This literature review looks at when breast conserving surgeries are usually done globally, and when, based on prior research, they should be done in order to limit post-operative complications, including ipsilateral breast cancer recurrence. Overall, the researchers find that mastectomy is done in a large number of cases, however, this may not always be necessary. Absolute deal-breakers for breast conserving surgery were noted in only about 20% of cases; these include locally widespread disease (large tumors), multiple tumors, malignant calcifications, late-stage disease, patients with mutations on BR-CA1 or other high-risk genes, and an irradiated thoracic wall (extensive inflammation). If breast-conserving surgery is done on these types of tumors, then the risk of ipsilateral breast cancer recurrence are higher than average.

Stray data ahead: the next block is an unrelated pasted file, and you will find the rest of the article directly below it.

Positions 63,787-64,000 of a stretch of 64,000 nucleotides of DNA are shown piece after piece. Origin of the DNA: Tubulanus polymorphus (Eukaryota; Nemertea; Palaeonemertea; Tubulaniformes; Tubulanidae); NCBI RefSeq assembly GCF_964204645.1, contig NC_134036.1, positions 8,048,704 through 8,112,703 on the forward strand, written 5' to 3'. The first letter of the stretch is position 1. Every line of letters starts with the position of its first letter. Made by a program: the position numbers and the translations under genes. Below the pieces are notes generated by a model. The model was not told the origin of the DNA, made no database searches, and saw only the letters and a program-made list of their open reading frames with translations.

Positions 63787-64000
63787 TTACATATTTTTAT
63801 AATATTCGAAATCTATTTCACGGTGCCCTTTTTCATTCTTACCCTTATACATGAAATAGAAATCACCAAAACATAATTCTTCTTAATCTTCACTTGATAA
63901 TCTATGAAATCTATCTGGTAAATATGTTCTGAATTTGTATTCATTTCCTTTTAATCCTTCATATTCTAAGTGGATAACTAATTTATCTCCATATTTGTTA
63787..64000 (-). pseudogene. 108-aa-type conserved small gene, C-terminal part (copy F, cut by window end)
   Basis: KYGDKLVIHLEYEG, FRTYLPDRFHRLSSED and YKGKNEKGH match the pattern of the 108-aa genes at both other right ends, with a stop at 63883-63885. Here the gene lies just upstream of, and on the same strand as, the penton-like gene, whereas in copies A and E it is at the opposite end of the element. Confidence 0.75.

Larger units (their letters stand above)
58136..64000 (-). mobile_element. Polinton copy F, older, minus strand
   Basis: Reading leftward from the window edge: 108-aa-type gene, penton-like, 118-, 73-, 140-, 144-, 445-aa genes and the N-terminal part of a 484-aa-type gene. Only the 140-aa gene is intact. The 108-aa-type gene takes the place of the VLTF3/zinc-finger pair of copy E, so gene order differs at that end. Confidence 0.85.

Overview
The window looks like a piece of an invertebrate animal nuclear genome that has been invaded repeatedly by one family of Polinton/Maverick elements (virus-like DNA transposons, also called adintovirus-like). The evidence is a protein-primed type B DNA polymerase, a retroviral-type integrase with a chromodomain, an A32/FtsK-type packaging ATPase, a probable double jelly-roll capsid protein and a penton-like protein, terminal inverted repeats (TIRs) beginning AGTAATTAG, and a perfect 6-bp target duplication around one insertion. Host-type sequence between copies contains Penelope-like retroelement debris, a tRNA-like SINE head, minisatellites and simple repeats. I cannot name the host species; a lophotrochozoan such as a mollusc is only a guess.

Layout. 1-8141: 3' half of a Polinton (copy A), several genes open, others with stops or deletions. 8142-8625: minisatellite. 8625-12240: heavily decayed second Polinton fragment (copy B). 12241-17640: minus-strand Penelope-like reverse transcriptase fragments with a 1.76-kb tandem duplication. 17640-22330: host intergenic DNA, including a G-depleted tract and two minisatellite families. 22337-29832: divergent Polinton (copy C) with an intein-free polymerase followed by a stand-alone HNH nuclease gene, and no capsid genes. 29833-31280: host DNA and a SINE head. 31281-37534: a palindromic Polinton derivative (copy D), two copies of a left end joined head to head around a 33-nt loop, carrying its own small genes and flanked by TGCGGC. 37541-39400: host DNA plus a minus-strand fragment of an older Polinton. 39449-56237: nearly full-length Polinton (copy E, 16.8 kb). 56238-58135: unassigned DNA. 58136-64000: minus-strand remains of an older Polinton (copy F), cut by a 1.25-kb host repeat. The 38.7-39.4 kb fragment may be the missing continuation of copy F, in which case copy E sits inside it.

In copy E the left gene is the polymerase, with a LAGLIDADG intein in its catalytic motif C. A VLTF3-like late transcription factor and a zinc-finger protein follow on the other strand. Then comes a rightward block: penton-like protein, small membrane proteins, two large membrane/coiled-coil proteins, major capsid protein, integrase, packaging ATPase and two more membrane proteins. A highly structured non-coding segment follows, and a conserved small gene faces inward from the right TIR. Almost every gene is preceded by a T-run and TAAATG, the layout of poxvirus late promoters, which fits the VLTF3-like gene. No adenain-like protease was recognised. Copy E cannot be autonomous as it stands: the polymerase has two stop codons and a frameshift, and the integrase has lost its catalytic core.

Classification of ipsilateral breast tumor recurrences after breast conservation therapy can predict patient prognosis and facilitate treatment planning
When you have ipsilateral breast cancer, it can arise in one of two ways- as a completely new tumor, or recurrence of a former tumor. This study aimed to categorize ipsilateral breast cancer cases as from one of these two origins using two distinct classification methods. Overall, the researchers found that about 50% of instances were new tumors and 50% were recurrences by both
classification systems. They also found trends in contralateral breast cancer rates associated with new tumors, and that systemic metastatic disease was associated with recurrent tumors; the researchers conclude that for new cases of ipsilateral breast cancer, therapeutic interventions may be targeted towards the origin of the new tumor, whether it is new or recurrent, for more optimal outcomes.